• Photo: Nick Kelley

    I never thought I'd attend Burning Man, the week-long party and famous gathering in the heat of the Nevada desert. Not even when I pitched the idea to my editors on a whim. Then they said yes, and I ended up in the middle of Black Rock City in August. After waiting more than 24 hours to get in, I was greeted with a hug and a "welcome home." It certainly didn't feel like home. Hell, it barely felt like this planet. With a swarm of 66,000 people congregating on a patch of dirt for the week, the scale of the event was colossal, covering more than five square miles. With so much to see in such a vast area, you need some sort of vehicle get around. And in true Burning Man fashion, the crazier the better.

    Photo: A veteran burner poses with his converted bike during one of the week's many dust storms.
  • Photo: Nick Kelley

    If you aren't sporting a decked-out bicycle, you've spent the year building and working on your art car. These creations come in all shapes as sizes and can emerge suddenly ten feet beside you during a dust storm. Many of the larger cars feature DJ booths and act as traveling sound stages.
  • Photo: Nick Kelley

    Organized like the face of a clock, the city is built in an arch ranging from 2 p.m. to 10 a.m. Streets are labeled from the center out using letters A to L. Located in the middle of that arch or at 6 a.m. & A, Center Camp looks out onto the central playa and is always bustling with attendees on bikes.
  • Photo: Nick Kelley

    The Man—a towering wooden effigy and perennial symbol of the festival—stands tall in the middle of the playa awaiting the ceremonial Saturday night burn.
  • Photo: Nick Kelley

    This surfer didn't have to obtain a vehicle pass, but anything with a motor bigger than what you'd find in a go-ped needs to be approved by the staff at Burning Man.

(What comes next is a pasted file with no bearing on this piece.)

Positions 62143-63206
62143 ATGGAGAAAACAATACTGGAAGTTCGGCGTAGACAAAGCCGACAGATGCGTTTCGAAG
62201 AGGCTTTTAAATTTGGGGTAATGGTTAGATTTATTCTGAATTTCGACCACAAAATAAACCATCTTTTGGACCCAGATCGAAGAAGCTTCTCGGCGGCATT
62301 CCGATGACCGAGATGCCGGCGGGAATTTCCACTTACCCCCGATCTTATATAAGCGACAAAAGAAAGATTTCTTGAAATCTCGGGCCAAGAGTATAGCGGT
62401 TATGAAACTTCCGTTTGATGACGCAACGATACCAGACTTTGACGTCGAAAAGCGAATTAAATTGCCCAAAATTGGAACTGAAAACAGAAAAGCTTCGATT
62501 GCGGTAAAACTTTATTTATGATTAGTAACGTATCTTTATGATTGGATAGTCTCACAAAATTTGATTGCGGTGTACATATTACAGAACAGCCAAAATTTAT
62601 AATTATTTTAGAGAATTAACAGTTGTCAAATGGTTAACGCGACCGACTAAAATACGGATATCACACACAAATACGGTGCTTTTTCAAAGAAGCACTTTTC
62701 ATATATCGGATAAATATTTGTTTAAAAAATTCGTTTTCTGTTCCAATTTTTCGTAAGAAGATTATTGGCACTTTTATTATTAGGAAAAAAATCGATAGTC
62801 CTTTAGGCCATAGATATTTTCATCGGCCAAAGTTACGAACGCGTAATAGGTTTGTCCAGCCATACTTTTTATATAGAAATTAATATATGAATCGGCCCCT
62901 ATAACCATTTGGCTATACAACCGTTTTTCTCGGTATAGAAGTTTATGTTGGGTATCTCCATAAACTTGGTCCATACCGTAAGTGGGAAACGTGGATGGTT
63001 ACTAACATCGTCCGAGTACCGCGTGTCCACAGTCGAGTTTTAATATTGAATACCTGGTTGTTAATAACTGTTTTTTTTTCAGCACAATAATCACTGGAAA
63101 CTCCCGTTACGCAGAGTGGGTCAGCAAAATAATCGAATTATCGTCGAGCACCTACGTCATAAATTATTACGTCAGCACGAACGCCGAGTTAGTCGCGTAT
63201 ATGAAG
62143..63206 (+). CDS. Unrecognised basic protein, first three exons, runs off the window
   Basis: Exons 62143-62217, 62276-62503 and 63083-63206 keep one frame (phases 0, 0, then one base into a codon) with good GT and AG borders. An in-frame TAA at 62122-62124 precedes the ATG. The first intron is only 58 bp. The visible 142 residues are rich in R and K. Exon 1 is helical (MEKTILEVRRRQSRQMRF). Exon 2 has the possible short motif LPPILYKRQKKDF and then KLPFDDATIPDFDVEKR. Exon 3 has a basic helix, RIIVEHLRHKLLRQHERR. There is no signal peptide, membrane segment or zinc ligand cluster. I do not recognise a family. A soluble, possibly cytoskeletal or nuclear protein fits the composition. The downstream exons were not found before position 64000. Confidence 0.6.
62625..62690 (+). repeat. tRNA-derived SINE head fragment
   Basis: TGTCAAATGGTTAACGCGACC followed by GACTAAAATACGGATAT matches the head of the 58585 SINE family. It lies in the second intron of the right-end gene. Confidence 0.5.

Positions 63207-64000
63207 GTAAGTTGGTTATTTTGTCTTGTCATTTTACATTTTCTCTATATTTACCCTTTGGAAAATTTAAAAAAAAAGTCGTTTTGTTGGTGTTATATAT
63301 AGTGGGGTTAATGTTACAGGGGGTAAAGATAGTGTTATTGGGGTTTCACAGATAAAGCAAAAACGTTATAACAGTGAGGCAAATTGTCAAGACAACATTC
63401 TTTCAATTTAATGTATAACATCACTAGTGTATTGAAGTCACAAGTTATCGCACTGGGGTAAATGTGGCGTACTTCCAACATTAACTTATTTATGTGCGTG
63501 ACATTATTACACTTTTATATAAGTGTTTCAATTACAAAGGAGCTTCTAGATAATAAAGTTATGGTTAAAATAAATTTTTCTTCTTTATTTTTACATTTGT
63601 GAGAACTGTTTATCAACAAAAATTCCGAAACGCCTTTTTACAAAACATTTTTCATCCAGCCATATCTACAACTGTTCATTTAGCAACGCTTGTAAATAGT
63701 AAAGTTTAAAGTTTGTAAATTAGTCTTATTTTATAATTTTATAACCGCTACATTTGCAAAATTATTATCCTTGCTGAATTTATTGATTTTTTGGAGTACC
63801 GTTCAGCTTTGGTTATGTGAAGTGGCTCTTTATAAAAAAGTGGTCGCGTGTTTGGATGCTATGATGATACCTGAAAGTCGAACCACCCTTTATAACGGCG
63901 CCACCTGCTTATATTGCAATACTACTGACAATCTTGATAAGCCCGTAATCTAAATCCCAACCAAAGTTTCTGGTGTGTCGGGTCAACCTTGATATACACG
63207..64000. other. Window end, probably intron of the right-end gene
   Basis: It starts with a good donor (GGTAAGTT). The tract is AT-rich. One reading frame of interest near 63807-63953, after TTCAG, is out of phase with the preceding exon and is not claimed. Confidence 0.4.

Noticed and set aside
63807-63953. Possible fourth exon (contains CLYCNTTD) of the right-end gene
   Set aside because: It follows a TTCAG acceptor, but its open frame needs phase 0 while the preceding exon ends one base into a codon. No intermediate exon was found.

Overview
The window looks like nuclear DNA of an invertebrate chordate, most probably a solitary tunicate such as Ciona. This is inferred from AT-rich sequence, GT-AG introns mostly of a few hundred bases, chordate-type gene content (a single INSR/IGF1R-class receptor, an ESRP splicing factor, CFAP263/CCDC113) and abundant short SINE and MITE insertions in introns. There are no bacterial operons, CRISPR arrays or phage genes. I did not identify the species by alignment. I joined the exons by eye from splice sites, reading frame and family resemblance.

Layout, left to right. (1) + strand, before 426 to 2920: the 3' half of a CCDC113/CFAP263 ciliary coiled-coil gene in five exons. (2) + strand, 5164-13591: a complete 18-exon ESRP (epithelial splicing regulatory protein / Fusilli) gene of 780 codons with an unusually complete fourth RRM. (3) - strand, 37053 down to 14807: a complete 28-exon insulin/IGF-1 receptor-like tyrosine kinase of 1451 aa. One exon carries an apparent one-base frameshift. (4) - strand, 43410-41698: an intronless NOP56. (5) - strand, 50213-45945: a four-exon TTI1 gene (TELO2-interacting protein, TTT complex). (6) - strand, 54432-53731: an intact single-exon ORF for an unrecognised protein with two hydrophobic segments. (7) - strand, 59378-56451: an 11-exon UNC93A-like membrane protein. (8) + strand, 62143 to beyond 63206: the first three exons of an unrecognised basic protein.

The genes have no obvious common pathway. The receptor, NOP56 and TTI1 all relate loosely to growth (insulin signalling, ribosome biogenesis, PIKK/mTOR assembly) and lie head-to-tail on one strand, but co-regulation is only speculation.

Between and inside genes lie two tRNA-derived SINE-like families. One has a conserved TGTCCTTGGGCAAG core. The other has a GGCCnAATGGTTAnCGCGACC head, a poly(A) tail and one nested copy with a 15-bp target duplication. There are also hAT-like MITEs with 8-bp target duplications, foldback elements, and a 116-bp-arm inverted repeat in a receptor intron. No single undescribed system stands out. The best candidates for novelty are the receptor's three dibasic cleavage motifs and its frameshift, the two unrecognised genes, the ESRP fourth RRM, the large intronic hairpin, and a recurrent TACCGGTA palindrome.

• Photo: Nick Kelley

    The circular patch of desert in the middle of the city is referred to as the playa, which is filled with people, art, and music. Embrace, always one of the largest art installations, is illuminated in the background.
  • Costumes and bike modifications are more fun with a partner.
  • Photo: Nick Kelley

    This year's Embrace—an art installation dedicated to love and relationships—was a 72-foot-tall wooden sculpture created by The Pier Group, which was funded through a Kickstarter campaign that raised $52,000.
  • Photo: Nick Kelley

    For the fifth year, a 50k race was held Wednesday morning. The event started at 5 a.m., with participants completing about four laps around the playa in temperatures approaching triple digits.
  • Photo: Carson Christman

    While a skateboard won't get you far on the clay-like desert, a few small skate parks were always busy, even in the heat of the day.
  • Photo: Nick Kelley

    Embrace was the first major structure to be consumed in flames early Thursday morning. By the end of the event, almost every structure and installation had been set ablaze.
  • Photo: Nick Kelley

    As the sun sets, dozens of art cars flood the playa for an evening cruise.
  • Photo: Nick Kelley

    A pop-up airport on the edge of the campground allows experienced sky divers to arrive from the air throughout the week. All of the divers spend the week camped at a group site called Burning Sky.
  • Photo: Nick Kelley

    Two sky divers celebrate arriving to the party in style.
  • Photo: Nick Kelley

    There's no standing water near Black Rock City, but that didn't stop some folks from bringing motorized boats onto the playa.
  • Photo: Nick Kelley

    Hexayurts are ubiquitous in the campgrounds. Many are outfitted with small generators providing air conditioning and a break from the hot sun. The basic geodesic design and ability to cover them in a reflective material make the structures a perfect fit for Burning Man.
  • Photo: Nick Kelley

    Yes, even the bike racks are pimped out.
  • Photo: Nick Kelley

    This art car—complete with a sort of eyeball trunk—was hard to miss.
  • Photo: Nick Kelley

    After rains early in the week turned the desert surface to mud and later loose dirt, fat bikes quickly became one of the best forms of transportation.
  • Photo: Nick Kelley

    A dust storm settles, providing a brief window of visibility.
  • Photo: Nick Kelley

    The bigger the art car, the louder the sound. You could always hear this beast coming.
  • Photo: Nick Kelley

    The Temple, which looks different every year, serves as the event's "spiritual center." Many leave notes and images in tribute to important things in their lives before the structure is burned Sunday night.
  • Photo: Nick Kelley

    Even a single wheel will suffice as transportation through the desert.
  • Photo: Nick Kelley

    Some people ditched wheels in favor of, um, stilts.
  • Photo: Nick Kelley

    The man is prepared in front of a huge crowd before the ceremonial Saturday night burn.
  • Photo: Nick Kelley

    Fire dancers and performers emerge from every corner of the city to watch the man burn and explode into flames.
  • Start over

News in a New Way

Thank you!